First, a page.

Monday, March 14, 2016

Etiquette of French Nobility

Along with the demands of the exacting rules of court etiquette, there came a feeling of entitlement and narcissism. There was a sense that as a noble, one was possessed of greater intelligence, more refined sentiments and in general more deserving of the best life had to offer.

French Nobility


Nobility in France was hereditary, passed down through the male line. Being of noble birth had its privileges, such as being exempt from paying taxes, having the sole access to certain offices, coveted positions within the civil and military administrations of France, and all of the commissions in the army. 

There was a sense that as a noble, one possessed greater intelligence, more refined sentiments and, in general, that being of noble birth meant one was more deserving of all the best that life had to offer. Your position at the French Court was dependant on how well you recognized and defended etiquette. Personal feelings became irrelevant because the symbolic place held by a person actually mattered more. The attention you received from the place you held in the order of precedence, devolved from the treatment of others around you.

In general, there were 3 ways to become a noble:
1) By birth ~ The father must be of noble blood, known as Noblesse d'épée (Nobility of the sword), also known as Noblesse de race ("Nobility through breeding"). Noblesse uterine ("Nobility of the female line"), was for titles that were matrilineal (held through the mother's line) and could be inherited by female heirs; this was found in some families in the former independent territories of Champagne, Lorraine and Brittany. Illegitimate children could be ennobled by letters patent from the sovereign. The king’s illegitimate offspring were automatically noble, and therefore needed no ennobling. but they were still illegitimate, and needed to be legitimated, accomplished by naming only the father, and not the mother.


2) By holding certain offices ~ Noblesse de robe (Nobles of the Robe or Nobles of the Gown) were French aristocrats whose rank came from holding certain judicial or administrative posts, either by purchase or appointment, such as in the King’s household, or in the French Parliament.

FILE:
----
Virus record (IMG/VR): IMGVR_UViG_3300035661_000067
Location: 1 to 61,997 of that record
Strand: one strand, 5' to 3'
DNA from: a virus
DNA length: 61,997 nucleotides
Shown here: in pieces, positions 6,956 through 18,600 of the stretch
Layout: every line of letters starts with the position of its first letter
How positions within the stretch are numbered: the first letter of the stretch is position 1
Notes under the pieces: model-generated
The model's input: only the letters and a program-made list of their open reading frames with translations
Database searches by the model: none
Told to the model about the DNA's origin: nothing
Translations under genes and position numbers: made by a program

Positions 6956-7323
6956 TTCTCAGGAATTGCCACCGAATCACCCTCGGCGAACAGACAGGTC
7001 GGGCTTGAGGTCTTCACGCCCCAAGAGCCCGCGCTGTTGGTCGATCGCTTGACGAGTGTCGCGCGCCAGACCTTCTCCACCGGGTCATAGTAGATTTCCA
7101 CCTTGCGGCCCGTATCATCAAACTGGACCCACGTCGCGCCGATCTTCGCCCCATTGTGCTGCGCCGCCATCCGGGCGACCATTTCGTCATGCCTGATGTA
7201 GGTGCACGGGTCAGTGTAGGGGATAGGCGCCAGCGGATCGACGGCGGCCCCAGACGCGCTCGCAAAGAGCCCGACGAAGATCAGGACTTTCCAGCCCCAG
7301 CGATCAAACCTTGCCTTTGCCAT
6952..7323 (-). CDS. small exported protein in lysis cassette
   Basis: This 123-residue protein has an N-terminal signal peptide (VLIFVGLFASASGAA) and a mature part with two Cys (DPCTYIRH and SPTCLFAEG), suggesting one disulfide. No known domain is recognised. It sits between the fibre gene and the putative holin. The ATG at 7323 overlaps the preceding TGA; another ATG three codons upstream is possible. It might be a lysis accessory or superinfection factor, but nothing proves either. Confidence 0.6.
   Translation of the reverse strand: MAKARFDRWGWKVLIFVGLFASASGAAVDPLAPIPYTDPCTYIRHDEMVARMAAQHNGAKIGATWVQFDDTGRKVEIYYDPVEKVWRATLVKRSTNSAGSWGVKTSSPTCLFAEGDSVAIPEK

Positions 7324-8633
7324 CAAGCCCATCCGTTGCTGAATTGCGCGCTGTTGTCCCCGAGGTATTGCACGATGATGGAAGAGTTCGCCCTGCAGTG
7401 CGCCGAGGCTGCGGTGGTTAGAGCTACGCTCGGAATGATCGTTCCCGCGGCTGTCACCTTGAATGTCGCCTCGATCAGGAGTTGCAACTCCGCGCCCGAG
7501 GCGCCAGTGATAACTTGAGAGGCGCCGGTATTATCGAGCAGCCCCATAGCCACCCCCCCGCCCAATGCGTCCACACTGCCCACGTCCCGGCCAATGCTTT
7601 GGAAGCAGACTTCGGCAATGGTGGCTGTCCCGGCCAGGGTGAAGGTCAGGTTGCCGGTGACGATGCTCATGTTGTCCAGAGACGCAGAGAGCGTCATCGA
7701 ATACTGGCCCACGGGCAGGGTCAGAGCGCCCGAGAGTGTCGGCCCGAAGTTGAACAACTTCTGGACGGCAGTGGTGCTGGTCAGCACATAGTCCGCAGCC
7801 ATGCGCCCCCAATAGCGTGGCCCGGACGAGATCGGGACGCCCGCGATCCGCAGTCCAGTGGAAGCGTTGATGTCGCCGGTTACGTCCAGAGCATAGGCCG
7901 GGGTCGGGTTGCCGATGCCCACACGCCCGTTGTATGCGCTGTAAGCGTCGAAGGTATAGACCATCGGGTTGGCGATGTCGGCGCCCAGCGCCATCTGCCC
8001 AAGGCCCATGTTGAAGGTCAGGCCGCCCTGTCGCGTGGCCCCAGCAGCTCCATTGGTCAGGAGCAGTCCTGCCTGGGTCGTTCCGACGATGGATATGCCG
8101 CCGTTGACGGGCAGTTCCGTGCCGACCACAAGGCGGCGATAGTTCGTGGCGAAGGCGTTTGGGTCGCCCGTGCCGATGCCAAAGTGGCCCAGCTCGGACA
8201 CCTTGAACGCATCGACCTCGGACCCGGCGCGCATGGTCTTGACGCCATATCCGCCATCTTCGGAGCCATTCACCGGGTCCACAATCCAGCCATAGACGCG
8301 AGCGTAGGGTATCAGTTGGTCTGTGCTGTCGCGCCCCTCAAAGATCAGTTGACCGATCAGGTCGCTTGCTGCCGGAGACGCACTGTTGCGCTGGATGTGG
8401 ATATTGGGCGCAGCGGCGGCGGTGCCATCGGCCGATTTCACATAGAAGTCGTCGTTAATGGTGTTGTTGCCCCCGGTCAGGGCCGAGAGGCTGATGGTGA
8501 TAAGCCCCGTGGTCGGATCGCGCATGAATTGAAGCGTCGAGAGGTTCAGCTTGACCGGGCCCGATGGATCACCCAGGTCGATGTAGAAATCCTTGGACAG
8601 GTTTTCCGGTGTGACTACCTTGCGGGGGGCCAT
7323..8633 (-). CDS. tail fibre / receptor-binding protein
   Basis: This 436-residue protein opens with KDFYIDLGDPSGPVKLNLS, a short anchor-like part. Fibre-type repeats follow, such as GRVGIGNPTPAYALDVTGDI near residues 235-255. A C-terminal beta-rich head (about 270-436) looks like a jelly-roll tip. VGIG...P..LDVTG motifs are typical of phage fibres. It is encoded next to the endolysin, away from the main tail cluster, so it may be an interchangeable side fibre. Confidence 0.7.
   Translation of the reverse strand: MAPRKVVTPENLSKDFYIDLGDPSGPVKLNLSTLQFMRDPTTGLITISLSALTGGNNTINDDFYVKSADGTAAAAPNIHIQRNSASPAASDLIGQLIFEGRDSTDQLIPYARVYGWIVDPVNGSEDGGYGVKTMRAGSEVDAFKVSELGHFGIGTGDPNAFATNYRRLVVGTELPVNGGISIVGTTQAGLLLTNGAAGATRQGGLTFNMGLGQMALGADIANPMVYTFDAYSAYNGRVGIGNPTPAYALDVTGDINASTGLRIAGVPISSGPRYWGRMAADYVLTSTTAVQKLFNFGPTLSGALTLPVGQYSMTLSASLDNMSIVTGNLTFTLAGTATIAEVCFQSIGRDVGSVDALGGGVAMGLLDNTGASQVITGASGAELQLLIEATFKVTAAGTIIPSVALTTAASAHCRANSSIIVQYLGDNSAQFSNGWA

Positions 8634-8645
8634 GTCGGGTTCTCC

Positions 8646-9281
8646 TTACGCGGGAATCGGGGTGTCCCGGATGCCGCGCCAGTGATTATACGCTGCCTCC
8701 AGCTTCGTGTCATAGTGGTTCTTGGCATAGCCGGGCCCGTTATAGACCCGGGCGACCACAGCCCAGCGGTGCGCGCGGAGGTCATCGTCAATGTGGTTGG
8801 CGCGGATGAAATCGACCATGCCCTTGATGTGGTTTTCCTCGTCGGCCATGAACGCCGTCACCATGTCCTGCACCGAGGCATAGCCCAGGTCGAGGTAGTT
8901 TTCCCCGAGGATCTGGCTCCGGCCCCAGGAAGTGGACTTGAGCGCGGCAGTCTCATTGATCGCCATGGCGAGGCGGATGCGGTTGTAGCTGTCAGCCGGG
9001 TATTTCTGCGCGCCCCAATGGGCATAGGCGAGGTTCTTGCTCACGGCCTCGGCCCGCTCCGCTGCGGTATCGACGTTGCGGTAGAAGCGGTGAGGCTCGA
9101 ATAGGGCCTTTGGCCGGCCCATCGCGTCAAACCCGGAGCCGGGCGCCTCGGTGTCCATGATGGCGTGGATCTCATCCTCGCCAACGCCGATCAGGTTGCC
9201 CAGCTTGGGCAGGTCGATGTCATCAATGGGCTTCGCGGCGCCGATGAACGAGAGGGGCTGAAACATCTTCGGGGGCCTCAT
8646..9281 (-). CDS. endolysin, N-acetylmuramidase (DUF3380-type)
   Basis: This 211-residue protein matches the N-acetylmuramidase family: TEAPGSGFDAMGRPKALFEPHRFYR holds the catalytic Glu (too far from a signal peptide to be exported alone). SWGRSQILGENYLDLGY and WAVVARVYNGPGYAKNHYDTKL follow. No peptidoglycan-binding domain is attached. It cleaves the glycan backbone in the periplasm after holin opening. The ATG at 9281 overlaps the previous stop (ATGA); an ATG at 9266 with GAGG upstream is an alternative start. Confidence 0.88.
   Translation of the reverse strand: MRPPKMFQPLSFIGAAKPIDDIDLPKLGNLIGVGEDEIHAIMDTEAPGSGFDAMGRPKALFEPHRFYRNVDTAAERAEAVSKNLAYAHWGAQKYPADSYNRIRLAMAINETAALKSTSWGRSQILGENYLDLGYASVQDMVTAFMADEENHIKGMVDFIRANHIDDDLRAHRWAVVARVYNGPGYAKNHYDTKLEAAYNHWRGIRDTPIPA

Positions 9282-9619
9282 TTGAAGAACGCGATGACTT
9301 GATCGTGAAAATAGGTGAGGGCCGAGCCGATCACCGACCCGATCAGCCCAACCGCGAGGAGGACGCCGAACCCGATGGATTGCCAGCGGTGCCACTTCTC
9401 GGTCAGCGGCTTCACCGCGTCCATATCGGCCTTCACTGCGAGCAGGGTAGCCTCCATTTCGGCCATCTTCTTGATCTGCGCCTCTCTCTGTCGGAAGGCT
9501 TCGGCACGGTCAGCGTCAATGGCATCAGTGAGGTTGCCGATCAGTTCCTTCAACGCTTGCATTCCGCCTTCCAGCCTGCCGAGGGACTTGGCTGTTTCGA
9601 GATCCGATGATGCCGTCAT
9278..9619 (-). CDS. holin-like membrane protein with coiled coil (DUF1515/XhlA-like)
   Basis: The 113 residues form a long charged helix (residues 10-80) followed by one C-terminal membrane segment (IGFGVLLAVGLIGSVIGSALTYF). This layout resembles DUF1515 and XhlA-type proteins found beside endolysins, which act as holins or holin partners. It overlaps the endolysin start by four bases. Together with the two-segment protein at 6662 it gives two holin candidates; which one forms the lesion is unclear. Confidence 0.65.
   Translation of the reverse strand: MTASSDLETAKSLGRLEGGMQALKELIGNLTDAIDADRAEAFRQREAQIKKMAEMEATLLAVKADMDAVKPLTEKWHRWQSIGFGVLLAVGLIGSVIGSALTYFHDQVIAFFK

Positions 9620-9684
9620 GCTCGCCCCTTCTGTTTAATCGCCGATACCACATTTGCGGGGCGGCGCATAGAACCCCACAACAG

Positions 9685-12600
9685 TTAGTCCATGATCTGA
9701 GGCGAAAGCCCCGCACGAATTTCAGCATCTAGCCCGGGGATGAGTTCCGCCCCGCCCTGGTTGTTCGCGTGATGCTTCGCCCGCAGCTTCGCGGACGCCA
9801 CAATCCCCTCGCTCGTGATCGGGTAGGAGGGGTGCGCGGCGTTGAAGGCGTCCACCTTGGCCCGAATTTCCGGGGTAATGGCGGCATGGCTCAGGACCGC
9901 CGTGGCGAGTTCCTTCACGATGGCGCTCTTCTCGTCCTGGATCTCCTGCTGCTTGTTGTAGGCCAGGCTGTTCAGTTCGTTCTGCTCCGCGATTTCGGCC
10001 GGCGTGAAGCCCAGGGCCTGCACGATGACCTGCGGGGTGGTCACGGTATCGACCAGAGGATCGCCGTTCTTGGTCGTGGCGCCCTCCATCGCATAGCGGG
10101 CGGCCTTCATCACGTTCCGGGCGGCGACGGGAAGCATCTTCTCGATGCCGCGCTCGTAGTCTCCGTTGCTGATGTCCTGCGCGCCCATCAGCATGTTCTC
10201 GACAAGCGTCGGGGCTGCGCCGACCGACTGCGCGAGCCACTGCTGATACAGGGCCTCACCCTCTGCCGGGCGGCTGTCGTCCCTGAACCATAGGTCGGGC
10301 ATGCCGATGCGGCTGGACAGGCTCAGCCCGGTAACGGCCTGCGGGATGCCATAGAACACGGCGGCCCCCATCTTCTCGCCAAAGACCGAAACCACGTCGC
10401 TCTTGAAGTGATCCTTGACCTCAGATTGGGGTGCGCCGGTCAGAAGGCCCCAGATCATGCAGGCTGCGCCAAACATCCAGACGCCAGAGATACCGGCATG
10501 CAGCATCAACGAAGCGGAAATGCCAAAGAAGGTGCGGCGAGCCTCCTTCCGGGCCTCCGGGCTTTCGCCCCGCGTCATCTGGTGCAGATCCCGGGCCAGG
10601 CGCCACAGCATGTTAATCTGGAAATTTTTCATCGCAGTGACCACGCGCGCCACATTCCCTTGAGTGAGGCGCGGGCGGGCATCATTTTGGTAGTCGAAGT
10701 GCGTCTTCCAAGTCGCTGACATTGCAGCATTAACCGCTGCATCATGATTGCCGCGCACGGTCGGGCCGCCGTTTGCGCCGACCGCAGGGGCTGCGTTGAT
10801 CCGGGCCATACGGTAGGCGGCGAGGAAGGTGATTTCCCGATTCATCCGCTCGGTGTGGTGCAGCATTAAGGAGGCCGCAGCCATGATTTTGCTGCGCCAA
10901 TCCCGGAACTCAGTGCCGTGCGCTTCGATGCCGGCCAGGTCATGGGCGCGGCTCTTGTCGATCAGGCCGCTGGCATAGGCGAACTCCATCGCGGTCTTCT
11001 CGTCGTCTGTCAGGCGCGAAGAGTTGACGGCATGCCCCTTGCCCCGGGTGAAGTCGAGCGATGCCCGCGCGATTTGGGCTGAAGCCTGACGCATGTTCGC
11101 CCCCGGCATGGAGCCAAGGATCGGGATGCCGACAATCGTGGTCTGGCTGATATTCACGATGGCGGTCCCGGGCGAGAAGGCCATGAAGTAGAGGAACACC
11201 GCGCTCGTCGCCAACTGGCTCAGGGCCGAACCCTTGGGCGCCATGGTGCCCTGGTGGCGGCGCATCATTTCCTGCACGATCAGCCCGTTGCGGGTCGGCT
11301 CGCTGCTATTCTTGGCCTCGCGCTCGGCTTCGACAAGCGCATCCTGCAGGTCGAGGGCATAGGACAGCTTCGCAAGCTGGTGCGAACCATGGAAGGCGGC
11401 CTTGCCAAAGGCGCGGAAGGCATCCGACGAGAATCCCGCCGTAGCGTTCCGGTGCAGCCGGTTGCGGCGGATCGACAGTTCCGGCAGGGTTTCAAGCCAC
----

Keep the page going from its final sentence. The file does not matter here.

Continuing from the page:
3) By a royal decree ~ Chevalier an otherwise untitled nobleman who belonged to an order of chivalry; earlier, a rank for untitled members of the oldest noble families. Later distinction was that a Knight (Sieur) went through the dubbing ceremony (touched with a sword on the head and shoulders by the King), while the lesser rank of Chevalier or Knight Bachelor received the rank without the ceremony.

Écuyer (Shield Bearer) was the lowest specific rank in the nobility, to which the vast majority of untitled nobles were entitled; also called valet or noble homme in certain regions.

Gentilhomme (Gentleman) was the lowest non-specific rank indicating nobility


The following were the titles of nobility, the order of their importance and precedence:

1) Duc
2) Comte
3) Marquis
4) Vicomte
5) Baron

These titles, as well as the names of the family derived from, and the properties they were attached to, could each only be carried by one person. However, the presence or absence of a title was not in itself a test of nobility, because there were generally many more family members than there were actual titles to go around.

One you had reached the threshold of nobility, there were still more degrees of nobility that affected one's rank: How long had your family been noble? How many of your paternal and maternal grandparents’ lineages were noble? The oldest nobility was traced to the “Mists of Time,” back in the early recorded history of France.

Of those already blessed enough to claim the ties of nobility, some could also claim peerages. These peers originated from the twelve dukes who were raised in the 12th century above the other dukes by the King as his direct vassals. 
There were two kinds of titles used by French nobles: some were personal ranks and others were linked to the fiefs owned, called fiefs de dignité.

There were ecclesiastical peers, which ranked ahead of lay peers. For lay peers, the order of precedence was determined by date of peerage’s creation- except as it applied to Princes of the Blood, they gained precedence over the other peers, regardless of peerage creation date, because of their claim to royal blood. –Sourced from books and several online nobility websites, including Wikipedia, www.nobility.org and 
www.heraldic.org


Etiquette Enthusiast Maura J Graber is the Site Moderator and Editor for the Etiquipedia© Etiquette Encyclopedia